Home / America / In five states there are no policies on corporal punishment, restraint and seclusion in public schools
A woman whose foster son allegedly died after being pinned down by a teacher in Texas testifies at a Congressional hearing in 2009 examining the abusive and deadly use of seclusion and restraint in schools. (The Atlantic)
A woman whose foster son allegedly died after being pinned down by a teacher in Texas testifies at a Congressional hearing in 2009 examining the abusive and deadly use of seclusion and restraint in schools. (The Atlantic)

In five states there are no policies on corporal punishment, restraint and seclusion in public schools

In a new article at The Atlantic, Mareesa Nicosia examines incidents in public schools where restraint and other punishments have led to serious harm and even death in American public schools.  Advocates in Mississippi are calling for it to become the next state to adopt laws and guidelines for a minimum standard in using restraint as a disciplinary tactic.

State by state, an effort to regulate these tactics and better protect students from potential abuse in their classrooms has slowly gained traction in the last six years, following a 2009 report by the U.S. Government Accountability Office. The collected testimony from schools around the country included the case of a 14-year-old boy in Texas who died after being pinned down by a teacher; another involved a volunteer teacher’s aide in Florida who gagged and duct-taped 6- and 7-year-old students who were misbehaving.

Mississippi is one of the five states that remain without a statewide policy to protect students from cruel and unusual methods of restraint and seclusion by unqualified enforcers.  Reports have been made and lawsuits filed after disruptive children, many of whom have had disabilities, have been locked in file cabinets, strangled, forcibly bound, harnessed or handcuffed by teachers with no training in using these devices safely.  While statistic are scarce, the Office of Civil Rights reports that from 2009-1010, 715 incidents of restraint and seclusion were reported by schools across the state.  In these reports, 72% of the children impacted were black, 28% were white.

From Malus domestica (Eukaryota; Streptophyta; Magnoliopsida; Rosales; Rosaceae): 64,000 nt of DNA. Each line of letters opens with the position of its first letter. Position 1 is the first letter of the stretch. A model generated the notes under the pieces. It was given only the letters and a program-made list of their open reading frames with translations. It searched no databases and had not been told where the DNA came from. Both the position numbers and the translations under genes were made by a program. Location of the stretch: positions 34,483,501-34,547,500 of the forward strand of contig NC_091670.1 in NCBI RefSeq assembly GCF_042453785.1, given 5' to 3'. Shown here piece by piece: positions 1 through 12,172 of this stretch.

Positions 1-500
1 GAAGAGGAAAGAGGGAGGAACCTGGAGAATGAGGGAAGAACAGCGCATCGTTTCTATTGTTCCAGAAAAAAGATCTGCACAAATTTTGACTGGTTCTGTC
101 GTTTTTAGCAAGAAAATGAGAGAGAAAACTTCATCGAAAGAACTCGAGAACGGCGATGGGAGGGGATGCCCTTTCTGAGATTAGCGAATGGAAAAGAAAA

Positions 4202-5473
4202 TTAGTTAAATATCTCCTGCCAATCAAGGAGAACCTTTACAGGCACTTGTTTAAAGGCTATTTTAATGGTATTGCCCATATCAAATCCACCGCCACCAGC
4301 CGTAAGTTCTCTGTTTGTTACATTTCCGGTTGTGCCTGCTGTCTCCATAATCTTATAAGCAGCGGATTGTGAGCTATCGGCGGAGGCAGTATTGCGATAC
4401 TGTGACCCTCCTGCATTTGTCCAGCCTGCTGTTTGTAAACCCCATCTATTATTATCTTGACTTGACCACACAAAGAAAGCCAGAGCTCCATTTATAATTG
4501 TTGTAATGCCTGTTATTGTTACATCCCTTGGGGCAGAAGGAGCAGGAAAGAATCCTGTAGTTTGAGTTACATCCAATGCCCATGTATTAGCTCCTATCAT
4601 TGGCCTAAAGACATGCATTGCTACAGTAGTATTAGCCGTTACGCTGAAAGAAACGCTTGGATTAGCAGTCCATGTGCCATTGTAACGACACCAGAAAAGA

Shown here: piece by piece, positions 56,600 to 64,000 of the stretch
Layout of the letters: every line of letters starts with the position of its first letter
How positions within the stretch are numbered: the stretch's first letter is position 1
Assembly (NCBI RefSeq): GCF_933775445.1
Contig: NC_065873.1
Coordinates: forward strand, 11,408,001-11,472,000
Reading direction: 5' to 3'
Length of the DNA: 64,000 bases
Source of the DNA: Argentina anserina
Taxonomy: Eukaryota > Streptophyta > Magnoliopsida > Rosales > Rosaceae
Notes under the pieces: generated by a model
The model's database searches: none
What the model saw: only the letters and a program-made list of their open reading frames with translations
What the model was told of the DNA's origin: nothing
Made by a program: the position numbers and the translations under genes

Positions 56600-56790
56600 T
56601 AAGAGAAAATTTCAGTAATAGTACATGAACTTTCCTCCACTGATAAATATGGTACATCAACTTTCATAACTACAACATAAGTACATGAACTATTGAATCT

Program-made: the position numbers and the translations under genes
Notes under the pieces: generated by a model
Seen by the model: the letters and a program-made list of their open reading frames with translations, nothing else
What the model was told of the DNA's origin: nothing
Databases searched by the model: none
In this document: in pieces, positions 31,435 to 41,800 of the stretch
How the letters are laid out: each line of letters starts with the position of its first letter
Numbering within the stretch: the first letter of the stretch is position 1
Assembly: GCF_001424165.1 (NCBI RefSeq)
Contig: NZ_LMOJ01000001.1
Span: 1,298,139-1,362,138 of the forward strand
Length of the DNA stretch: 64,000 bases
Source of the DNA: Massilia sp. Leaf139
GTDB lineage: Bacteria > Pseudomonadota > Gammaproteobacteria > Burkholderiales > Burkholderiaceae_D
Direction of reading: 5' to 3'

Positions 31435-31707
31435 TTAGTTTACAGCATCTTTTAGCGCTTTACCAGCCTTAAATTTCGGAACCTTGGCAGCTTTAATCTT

Mississippi lawmakers are concerned after Southern Poverty Law Center sued Jackson County Public Schools for chaining disruptive students to objects.

The SPLC alleged that students were “handcuffed and shackled to poles” for up to six hours for non-criminal offenses such as violating the dress code or talking back to a teacher, Reuters reported.

The policy being proposed in Mississippi will define restraint and seclusion, and clarify when, how and for how long these techniques may be used. It also focuses on training teachers in alternative behavioral intervention strategies, prevention, conflict management and safety procedures.

After Mississippi, the other states who have no set of standards, laws, or guidelines for reporting are New Jersey, North Dakota, South Dakota and Idaho.

Full story in The Atlantic

About Rebecca Lawrence

Rebecca Lawrence is a freelancer in Brooklyn, NY. She is owned by two blind cats. Tweet at her @rebeccalawrence

Check Also

Jason Reed/Reuters

School To Prison Pipeline Thriving: Study Finds That Students Of Color As Young As Preschool Are Consistently Suspended More Than Their White Classmates For Similar Offenses

Civil Rights Data Collection released grim findings Tuesday morning showing a clear racial gap in …